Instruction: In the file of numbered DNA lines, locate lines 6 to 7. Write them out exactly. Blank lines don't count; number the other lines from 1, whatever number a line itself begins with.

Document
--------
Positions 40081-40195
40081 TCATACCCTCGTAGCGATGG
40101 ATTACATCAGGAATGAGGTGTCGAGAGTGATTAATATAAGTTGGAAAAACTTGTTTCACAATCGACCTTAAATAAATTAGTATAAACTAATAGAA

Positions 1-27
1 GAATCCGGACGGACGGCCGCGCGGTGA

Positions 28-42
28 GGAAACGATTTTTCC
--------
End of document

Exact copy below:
Positions 28-42
28 GGAAACGATTTTTCC